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The Emergence Of Context-Based Sustainability Reporting

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The Emergence Of Context-Based Sustainability Reporting

Given the demand for more transparency on environmental, social and governance (ESG) issues, sustainability reporting is increasingly adopted by corporations worldwide as a tool to engage with stakeholders. Although the Global Reporting Initiative (GRI) requires the inclusion of context within sustainability reports prepared in accordance with its guidelines yet not many corporations actually do so effectively. GRI guidelines in particular states that:

Information on performance should be placed in context. The underlying question of sustainability reporting is how an organization contributes, or aims to contribute in the future, to the improvement or deterioration of economic, environmental, social conditions, developments, and trends at local, regional or global level. Reporting only on trends in individual performance (or the efficiency of the organization) will fail to respond to this question’.

Therefore, the expectation is not just for corporations to disclose simplistic efficiency indicators such as the percentage of water or waste reduction in a year but rather provide an in-depth discussion of the performance of the corporation in the context of limits  and demands placed on environmental, or social resources  at all levels (sectoral, local, regional or global). For example, a corporation may need to disclose not just its annual water consumption but discuss this in relation to available water supply in a particular location. Any initiatives run by corporations should ideally contribute to a wider agenda.

The term context-based sustainability (CBS) has thus been introduced to encourage corporations to rethink their strategy and approach when attempting to measure, manage and report on sustainability performance taking into account social, economic and environmental global thresholds instead of ignoring them. To do this effectively requires thorough thinking about who the stakeholders are and the type of capitals that a corporation has that can contribute to a wider objective.  One way in which companies can do this is by linking their company initiatives to some of the sustainable development goals (SDGs).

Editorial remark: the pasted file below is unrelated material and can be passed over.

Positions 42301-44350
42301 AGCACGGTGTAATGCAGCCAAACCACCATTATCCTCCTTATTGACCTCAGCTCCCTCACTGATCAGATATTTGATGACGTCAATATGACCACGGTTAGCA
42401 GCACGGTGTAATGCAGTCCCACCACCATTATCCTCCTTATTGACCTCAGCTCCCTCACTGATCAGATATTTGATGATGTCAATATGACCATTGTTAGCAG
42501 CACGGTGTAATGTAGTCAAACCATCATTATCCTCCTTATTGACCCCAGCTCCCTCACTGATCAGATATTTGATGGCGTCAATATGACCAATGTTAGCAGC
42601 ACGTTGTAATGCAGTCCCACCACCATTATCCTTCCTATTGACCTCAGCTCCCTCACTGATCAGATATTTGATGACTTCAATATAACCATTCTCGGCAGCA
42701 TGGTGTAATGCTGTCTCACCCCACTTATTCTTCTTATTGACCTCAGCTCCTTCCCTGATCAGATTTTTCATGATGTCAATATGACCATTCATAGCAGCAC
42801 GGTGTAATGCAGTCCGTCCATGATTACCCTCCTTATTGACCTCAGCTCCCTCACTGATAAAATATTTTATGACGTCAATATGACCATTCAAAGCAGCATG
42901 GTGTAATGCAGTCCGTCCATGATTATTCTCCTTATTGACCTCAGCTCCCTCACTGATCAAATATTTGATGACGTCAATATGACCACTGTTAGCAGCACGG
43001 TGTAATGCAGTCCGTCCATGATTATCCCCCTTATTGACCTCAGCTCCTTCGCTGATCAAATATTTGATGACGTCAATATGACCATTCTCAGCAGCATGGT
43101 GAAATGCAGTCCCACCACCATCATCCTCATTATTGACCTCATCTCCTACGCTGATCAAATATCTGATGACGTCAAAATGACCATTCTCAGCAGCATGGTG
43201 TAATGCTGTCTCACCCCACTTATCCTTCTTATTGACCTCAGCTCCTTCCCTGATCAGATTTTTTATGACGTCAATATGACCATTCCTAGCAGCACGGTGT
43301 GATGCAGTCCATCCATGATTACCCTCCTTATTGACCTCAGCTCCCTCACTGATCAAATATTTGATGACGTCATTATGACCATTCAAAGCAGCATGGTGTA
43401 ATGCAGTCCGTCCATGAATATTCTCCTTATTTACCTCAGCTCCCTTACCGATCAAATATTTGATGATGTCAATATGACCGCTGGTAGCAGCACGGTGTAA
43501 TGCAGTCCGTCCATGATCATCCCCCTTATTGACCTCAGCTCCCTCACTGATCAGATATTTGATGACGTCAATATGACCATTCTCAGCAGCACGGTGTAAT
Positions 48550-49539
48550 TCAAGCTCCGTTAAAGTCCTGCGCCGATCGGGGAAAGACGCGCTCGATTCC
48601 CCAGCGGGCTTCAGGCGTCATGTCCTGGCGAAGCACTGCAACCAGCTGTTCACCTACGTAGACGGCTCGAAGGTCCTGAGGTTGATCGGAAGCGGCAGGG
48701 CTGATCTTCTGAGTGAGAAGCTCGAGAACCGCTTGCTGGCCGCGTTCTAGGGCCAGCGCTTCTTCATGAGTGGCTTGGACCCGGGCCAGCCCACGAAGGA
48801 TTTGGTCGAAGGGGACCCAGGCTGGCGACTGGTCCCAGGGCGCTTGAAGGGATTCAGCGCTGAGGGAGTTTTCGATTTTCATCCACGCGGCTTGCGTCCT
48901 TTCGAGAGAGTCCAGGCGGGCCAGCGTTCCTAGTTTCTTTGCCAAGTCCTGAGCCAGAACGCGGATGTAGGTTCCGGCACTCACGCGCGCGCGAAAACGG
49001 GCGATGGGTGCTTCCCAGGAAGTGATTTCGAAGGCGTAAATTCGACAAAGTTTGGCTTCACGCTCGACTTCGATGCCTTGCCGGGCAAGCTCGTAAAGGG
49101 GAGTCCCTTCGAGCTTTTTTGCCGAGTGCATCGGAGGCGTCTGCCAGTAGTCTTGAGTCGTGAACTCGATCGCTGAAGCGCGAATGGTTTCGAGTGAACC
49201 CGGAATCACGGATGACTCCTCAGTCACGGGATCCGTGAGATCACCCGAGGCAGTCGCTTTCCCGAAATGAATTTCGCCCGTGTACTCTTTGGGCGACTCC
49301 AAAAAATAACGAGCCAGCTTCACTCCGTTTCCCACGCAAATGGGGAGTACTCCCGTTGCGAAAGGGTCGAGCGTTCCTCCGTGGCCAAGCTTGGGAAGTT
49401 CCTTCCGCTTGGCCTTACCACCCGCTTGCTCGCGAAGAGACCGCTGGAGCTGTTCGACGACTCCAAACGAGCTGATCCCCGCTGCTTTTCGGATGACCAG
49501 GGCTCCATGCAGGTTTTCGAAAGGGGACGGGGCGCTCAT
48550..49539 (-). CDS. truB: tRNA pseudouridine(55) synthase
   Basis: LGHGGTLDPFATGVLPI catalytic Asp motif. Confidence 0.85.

SDGs were developed as an outcome of the Rio 20+ conference in 2012.  They were set to replace the millennium development goals (MDGs) which expire in 2015.  SDGs consist of 17 goals and 169 targets across broad areas such as poverty eradication, equitable quality education, building resilient cities and infrastructure as well as climate change among many others. Many of which have a close link to the private sector. For example, Goal 17 speaks about global partnerships which include the role of the private sector and the groups that represent them in the implementation of SDGs. Under Goal 12, large and transnational companies are encouraged to adopt sustainability practices and integrate sustainability information into their reporting cycle. It remains to be seen whether corporations would take up the challenge of aligning their sustainability initiatives to SDGs in the next few years.

Renard Dr Renard Siew is a researcher based at the Centre for Energy and Environmental Markets (CEEM). His research interest lies in sustainability, integrated reporting, ESG research, socially responsible investment (across different asset classes: equities, infrastructure and property, real estate), climate change, sustainability strategy and green construction for the building/infrastructure sector. Renard did his PhD at UNSW with the support of the Australian Postgraduate Award (APA) Scholarship. He has published in international refereed journals on various sustainability issues in Asia.